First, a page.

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J Biol Chem. 2009 Oct 23;284(43):29343-9. doi: 10.1074/jbc.M109.040857. Epub 2009 Aug 27.

Oxidative cleavage of diverse ethers by an extracellular fungal peroxygenase.

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  • 1From the Unit of Environmental Biotechnology, International Graduate School of Zittau, 02763 Zittau, Germany.

Abstract

Many litter-decay fungi secrete heme-thiolate peroxygenases that oxidize various organic chemicals, but little is known about the role or mechanism of these enzymes. We found that the extracellular peroxygenase of Agrocybe aegerita catalyzed the H2O2-dependent cleavage of environmentally significant ethers, including methyl t-butyl ether, tetrahydrofuran, and 1,4-dioxane. Experiments with tetrahydrofuran showed the reaction was a two-electron oxidation that generated one aldehyde group and one alcohol group, yielding the ring-opened product 4-hydroxybutanal. Investigations with several model substrates provided information about the route for ether cleavage: (a) steady-state kinetics results with methyl 3,4-dimethoxybenzyl ether, which was oxidized to 3,4-dimethoxybenzaldehyde, gave parallel double reciprocal plots suggestive of a ping-pong mechanism (K(m)((peroxide)), 1.99 +/- 0.25 mM; K(m)((ether)), 1.43 +/- 0.23 mM; k(cat), 720 +/- 87 s(-1)), (b) the cleavage of methyl 4-nitrobenzyl ether in the presence of H2(18)O2 resulted in incorporation of 18O into the carbonyl group of the resulting 4-nitrobenzaldehyde, and (c) the demethylation of 1-methoxy-4-trideuteromethoxybenzene showed an observed intramolecular deuterium isotope effect [(k(H)/k(D))(obs)] of 11.9 +/- 0.4. These results suggest a hydrogen abstraction and oxygen rebound mechanism that oxidizes ethers to hemiacetals, which subsequently hydrolyze. The peroxygenase appeared to lack activity on macromolecular ethers, but otherwise exhibited a broad substrate range. It may accordingly have a role in the biodegradation of natural and anthropogenic low molecular weight ethers in soils and plant litter.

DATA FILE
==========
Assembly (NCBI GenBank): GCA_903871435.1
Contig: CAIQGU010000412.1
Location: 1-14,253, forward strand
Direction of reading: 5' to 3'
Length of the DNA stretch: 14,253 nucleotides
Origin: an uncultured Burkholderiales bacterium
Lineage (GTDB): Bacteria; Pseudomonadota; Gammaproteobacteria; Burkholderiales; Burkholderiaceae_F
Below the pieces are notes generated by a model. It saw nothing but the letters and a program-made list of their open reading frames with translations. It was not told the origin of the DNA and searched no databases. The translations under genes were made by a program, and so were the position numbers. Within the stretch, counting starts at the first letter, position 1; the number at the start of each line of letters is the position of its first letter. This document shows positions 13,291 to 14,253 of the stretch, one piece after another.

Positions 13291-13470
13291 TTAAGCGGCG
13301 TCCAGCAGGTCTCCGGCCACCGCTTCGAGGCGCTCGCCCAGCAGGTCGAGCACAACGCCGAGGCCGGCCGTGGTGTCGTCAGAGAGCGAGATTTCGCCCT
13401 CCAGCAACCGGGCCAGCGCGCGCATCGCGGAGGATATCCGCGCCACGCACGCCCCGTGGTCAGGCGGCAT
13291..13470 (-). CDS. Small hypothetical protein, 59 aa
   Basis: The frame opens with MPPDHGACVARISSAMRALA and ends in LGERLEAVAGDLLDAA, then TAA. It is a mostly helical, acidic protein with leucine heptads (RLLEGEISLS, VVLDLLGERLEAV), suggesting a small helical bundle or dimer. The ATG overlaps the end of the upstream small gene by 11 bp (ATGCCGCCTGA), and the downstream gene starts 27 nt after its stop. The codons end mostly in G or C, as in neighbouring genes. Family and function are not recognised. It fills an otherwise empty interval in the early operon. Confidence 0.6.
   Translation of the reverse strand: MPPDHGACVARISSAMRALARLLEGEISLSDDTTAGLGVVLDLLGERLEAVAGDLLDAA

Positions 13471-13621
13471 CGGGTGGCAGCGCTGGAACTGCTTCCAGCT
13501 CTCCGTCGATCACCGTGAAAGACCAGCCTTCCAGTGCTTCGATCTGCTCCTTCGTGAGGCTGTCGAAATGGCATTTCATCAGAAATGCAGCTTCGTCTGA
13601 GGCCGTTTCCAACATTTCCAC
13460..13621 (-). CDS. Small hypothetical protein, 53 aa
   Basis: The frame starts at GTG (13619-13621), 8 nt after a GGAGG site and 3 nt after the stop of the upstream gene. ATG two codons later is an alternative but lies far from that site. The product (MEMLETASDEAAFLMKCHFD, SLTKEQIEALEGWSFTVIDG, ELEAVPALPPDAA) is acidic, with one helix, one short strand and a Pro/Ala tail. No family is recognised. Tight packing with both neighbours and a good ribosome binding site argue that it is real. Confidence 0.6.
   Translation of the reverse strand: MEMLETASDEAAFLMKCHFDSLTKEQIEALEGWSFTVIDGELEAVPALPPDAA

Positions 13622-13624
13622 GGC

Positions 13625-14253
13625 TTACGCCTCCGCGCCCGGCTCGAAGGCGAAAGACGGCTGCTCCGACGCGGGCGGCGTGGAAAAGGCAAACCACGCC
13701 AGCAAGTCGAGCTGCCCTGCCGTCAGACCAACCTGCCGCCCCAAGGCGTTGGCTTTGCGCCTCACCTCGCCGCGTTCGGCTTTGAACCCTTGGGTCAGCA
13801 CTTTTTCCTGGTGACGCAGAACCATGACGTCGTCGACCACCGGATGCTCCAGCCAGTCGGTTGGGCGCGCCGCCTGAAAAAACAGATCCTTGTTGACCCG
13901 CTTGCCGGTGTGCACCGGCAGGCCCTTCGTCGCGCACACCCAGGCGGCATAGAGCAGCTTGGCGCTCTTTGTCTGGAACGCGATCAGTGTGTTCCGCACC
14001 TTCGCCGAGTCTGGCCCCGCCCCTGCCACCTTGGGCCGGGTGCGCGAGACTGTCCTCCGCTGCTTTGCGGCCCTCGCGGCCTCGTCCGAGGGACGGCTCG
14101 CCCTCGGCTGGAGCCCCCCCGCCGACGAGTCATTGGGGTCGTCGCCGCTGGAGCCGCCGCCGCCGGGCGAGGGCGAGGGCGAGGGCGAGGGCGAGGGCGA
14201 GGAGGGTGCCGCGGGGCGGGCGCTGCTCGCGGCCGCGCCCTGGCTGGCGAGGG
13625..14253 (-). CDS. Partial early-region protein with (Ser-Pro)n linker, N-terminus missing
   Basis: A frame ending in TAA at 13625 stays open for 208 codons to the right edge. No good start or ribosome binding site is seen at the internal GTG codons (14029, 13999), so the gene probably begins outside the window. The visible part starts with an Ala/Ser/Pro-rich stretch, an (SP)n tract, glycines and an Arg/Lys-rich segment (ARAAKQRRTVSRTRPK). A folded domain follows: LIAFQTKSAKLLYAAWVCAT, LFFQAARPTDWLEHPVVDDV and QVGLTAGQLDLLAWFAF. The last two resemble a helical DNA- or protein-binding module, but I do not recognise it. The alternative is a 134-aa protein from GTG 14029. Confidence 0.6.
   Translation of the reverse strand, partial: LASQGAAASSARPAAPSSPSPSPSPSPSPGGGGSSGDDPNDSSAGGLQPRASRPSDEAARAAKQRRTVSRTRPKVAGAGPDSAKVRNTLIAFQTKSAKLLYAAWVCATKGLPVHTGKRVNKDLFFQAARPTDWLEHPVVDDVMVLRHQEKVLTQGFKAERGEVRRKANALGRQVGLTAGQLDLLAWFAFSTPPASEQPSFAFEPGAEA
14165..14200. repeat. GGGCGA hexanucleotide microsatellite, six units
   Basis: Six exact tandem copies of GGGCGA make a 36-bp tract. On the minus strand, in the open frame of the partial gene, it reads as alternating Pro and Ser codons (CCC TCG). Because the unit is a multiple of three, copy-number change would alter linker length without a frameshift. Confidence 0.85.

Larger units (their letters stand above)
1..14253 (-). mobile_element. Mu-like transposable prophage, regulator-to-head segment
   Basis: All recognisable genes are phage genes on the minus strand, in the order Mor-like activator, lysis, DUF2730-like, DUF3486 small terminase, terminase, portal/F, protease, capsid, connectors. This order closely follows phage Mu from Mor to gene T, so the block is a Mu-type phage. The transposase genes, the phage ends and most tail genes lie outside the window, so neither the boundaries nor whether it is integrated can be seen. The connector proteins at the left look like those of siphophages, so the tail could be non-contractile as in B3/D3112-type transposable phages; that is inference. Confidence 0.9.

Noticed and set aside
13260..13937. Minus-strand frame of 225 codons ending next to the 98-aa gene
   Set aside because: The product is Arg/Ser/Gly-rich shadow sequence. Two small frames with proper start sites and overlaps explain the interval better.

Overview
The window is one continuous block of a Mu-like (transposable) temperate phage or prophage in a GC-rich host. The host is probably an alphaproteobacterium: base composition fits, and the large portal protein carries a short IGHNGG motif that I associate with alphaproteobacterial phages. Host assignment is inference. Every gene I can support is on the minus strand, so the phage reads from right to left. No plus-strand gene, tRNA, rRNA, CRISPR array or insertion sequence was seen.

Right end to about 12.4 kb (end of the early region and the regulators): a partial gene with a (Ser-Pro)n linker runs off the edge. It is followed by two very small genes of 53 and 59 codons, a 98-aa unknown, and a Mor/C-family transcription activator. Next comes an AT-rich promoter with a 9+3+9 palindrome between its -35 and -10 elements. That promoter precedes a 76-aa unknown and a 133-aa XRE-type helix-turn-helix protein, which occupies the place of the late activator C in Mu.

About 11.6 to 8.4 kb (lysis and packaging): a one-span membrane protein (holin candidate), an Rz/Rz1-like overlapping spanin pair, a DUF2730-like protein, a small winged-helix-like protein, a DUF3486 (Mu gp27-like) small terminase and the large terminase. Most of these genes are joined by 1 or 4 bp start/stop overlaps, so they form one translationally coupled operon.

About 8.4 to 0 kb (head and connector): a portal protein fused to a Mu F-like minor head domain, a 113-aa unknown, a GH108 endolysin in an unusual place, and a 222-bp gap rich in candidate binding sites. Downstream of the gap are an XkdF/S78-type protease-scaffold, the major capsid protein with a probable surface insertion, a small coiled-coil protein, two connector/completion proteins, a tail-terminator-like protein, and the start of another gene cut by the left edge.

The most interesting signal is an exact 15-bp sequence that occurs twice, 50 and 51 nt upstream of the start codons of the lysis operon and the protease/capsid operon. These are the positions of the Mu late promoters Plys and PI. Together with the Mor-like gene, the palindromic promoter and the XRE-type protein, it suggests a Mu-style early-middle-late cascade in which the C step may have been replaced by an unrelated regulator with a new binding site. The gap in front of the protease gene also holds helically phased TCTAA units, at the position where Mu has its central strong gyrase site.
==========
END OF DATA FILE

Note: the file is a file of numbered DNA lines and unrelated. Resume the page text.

PMID:
19713216
[PubMed - indexed for MEDLINE]
PMCID:
PMC2785565
Free PMC Article

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